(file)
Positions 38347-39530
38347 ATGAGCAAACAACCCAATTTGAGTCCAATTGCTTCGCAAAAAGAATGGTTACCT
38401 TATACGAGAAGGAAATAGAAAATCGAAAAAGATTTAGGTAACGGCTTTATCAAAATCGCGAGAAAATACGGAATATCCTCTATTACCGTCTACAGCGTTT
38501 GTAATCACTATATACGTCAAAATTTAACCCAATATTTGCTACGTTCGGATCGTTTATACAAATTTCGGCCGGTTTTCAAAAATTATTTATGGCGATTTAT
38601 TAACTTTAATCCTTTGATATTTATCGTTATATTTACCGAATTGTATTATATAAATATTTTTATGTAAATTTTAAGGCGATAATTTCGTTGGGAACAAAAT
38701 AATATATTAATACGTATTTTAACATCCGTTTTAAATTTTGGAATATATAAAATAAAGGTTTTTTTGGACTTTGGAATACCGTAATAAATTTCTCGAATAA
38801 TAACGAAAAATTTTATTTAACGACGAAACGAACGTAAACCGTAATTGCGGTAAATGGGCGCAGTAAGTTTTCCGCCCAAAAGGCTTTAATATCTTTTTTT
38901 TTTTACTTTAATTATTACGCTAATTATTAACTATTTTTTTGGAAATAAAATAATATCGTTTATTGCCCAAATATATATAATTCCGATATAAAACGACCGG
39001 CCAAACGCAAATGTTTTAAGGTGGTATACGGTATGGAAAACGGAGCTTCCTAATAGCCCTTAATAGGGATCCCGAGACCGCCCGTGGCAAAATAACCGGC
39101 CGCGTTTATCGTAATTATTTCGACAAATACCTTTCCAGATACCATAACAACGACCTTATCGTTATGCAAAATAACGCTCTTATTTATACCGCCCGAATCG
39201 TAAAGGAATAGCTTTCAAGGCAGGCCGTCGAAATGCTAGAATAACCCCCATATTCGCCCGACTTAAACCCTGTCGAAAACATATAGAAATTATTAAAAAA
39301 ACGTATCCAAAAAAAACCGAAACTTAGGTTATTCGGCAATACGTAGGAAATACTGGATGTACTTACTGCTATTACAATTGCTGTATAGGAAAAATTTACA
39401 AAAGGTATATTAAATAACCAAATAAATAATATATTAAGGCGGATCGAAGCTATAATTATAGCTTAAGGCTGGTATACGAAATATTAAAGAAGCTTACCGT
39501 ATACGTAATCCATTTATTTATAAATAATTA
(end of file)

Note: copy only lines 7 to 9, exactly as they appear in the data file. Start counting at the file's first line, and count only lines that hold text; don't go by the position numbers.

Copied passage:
38801 TAACGAAAAATTTTATTTAACGACGAAACGAACGTAAACCGTAATTGCGGTAAATGGGCGCAGTAAGTTTTCCGCCCAAAAGGCTTTAATATCTTTTTTT
38901 TTTTACTTTAATTATTACGCTAATTATTAACTATTTTTTTGGAAATAAAATAATATCGTTTATTGCCCAAATATATATAATTCCGATATAAAACGACCGG
39001 CCAAACGCAAATGTTTTAAGGTGGTATACGGTATGGAAAACGGAGCTTCCTAATAGCCCTTAATAGGGATCCCGAGACCGCCCGTGGCAAAATAACCGGC